ARLINGTON – Chris Davis is seeing things differently these days. He’s seeing time in the lineup. He’s seeing the ball at the plate more than ever and, as a result, he’s seeing the ball leave the park more. He’s seeing criticism in a sport where an upswing in batting totals tends to spark false accusations.
But above the playing time, the league-leading numbers and the talk of performance enhancing drugs, the Baltimore Oriole and 2013 All-Star selection is seeing the future.
Sitting atop the home run category in Major League Baseball with 37 just after the All-Star game, which Davis started for the American League at first base for the first time in his career, it’s been a whirlwind rise to the top for Davis, who said he hasn’t had time to reflect on the first half of the season.
And there’s no time for reflection now.
“It’s been pretty busy, especialy the past week or so,” Davis said this past Friday night after the Orioles kicked off the second half of the season against the Texas Rangers, just days after competing in the Home Run Derby and All-Star Game. “As much as I am proud of what I’ve accomplished, we still have a lot of season left to go.”
2013 has been a record year since the beginning for Davis. After setting a new MLB record for 16 RBIs in the first four games of the season and becoming the fourth player in baseball history to start the season with a four-game home run streak, the records haven’t stopped piling up. According to STATS, Davis is the only player in MLB history to have 25-plus doubles, 30-plus home runs and 85-plus RBIs prior to the All-Star game.
With the record and accomplishment list constantly growing for Davis, he is quick to credit being able to play every day as a big reason for his breakout season.
After being drafted by the Texas Rangers in 2006, Davis bounced back between the big leagues and the minors – garnering substantial numbers along the way – before being traded to Baltimore in 2011.
In Texas, Davis was behind the likes of Michael Young, Mike Napoli and Mitch Moreland. Baltimore provided a chance to see regular playing time.
“What we’re seeing now is the result of a lot of hard work and getting the opportunity to play every day,” Davis said. “That’s a big part of it, being in a place where I can be the first baseman every day and know that I’m going to be in the lineup.”
The numbers agree too.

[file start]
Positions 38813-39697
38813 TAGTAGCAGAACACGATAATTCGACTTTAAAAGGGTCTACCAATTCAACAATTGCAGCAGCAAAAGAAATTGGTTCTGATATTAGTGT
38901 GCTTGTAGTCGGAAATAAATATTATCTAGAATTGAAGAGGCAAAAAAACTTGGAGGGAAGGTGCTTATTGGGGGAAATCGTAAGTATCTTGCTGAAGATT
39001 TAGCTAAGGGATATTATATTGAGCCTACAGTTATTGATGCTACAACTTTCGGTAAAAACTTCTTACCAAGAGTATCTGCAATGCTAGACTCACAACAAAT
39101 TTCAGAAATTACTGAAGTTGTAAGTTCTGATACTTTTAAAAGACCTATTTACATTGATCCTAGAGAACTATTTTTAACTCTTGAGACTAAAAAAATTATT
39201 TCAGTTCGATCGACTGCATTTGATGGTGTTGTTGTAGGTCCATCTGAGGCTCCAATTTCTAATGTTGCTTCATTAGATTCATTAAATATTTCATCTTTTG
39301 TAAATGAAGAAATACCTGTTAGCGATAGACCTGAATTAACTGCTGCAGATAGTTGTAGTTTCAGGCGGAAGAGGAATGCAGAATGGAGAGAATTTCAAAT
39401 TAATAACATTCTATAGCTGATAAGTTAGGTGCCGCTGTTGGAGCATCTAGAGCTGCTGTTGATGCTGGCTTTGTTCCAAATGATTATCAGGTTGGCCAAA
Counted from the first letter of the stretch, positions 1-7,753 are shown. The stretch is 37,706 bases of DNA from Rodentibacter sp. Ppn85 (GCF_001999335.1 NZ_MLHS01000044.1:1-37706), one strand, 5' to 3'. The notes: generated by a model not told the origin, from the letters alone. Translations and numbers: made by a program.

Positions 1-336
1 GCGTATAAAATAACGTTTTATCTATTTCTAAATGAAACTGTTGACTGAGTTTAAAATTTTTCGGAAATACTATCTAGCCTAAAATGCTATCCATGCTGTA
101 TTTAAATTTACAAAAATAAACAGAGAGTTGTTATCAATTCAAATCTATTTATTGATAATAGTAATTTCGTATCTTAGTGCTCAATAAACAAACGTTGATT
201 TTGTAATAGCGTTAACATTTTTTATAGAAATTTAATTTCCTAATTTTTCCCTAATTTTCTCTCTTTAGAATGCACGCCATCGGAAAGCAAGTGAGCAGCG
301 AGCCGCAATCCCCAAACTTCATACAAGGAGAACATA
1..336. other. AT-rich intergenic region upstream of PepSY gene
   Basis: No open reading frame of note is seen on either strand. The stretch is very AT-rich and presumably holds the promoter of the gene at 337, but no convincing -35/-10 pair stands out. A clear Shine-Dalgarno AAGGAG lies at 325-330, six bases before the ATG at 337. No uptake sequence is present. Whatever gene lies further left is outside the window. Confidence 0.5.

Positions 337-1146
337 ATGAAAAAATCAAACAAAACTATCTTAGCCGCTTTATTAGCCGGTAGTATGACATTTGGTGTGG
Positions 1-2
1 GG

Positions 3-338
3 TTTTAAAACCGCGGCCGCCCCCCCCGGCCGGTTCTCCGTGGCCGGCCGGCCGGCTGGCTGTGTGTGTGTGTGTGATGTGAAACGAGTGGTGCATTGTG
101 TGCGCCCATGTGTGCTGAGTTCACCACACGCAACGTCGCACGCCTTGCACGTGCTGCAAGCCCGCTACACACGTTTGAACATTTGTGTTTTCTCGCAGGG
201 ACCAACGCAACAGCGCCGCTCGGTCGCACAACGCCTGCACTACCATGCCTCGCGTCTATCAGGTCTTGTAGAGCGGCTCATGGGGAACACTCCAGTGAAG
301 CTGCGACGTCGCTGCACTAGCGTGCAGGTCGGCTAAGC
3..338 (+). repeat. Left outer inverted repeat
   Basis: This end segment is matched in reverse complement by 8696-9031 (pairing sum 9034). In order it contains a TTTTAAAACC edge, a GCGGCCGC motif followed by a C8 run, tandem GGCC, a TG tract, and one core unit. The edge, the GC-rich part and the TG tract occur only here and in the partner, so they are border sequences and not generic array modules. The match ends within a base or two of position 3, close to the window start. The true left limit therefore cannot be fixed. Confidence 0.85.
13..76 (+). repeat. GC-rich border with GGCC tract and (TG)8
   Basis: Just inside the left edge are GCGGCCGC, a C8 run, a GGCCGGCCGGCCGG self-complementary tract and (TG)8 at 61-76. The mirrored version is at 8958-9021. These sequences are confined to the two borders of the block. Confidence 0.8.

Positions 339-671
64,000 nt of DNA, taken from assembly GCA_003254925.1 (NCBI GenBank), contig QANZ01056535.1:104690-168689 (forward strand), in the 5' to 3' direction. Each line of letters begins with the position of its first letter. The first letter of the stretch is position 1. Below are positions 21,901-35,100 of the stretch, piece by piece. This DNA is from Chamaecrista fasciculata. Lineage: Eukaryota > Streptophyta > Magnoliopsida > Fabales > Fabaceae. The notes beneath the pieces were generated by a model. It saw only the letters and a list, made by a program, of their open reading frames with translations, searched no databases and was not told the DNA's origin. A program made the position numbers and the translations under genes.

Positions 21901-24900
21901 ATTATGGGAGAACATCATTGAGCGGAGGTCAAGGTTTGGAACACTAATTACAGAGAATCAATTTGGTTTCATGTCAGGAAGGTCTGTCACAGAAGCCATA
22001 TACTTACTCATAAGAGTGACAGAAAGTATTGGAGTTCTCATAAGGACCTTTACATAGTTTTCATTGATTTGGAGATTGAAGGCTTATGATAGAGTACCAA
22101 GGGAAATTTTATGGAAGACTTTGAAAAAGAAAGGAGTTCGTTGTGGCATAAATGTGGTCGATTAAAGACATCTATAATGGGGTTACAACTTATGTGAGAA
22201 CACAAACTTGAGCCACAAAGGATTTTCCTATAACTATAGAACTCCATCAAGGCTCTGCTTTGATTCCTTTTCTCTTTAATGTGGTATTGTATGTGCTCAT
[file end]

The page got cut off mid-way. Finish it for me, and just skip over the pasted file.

According to the Associated Press, in his 266 games with Texas, Davis batted .248 with 42 homers and 124 RBIs. Friday’s contest marked his 266th game with the Orioles, finishing the same span with a .286 average, 72 homers and 191 RBIs.
Having already set career bests in doubles, RBIs, home runs and well on pace to setting personal runs scored and hits records in 2013, Davis has already eclipsed his total number of walks from 2012. He has walked 38 times in 2013 after walking 37 times in all of 2012.
For Davis it’s about putting in the work, paired with six years in the league.
“I think I’ve matured a lot (since coming to Baltimore),” he said. “My plate discipline has got a lot better and I’ve been more patient at the plate.
“I think it just goes back to being able to play every day, to learn about myself and get that experience. As well as getting to know the pitchers in the league.”
While Davis has risen to the baseball elite, his numbers in 2013 have garnered the negative attention as well with the accusations of steroid use.
It’s a baseball epidemic that has engulfed America’s pastime in the past decade and it’s a baseball battle that Davis has met head on.
Taking to Twitter earlier this season, Davis responded to a fans’ simple question of ‘Are you on steroids?’ with a simple ‘No.’
“That’s people looking for a reason,” Davis said. “You can look back at my numbers, whether it’s high school, college, the minor leagues or my time here (in Texas), it was never about whether I had the power or not, it was about be consistently putting the bat on the ball.
“For me, I’ve never taken steroids, I’ve never taken PEDs, I’ve never even thought about it. It’s never been an issue for me and I think it’s a copout for people to assume that. Through the course of my career, people aren’t going to have anything to hold against me.”
Again, the numbers agree.
His biography page on the Orioles website lists Davis as 6-3, 230 pounds. When he graduated from Longview High School in 2004, he was 6-3, 225 pounds, according to his former high school coach.
As his numbers continue to grow and as the season winds down, for Davis, it’s all about meeting the goals and expectations he’s set for himself, not those put on him by others.
“I’ve prided myself this year on living up to my own expectations,” Davis said. “I’m not trying to get caught up in what other people expect and want from me.
“I think as long as I continue to do that, I’ll be all right.”
(Follow Hayden Henry on Twitter: @hayden_h)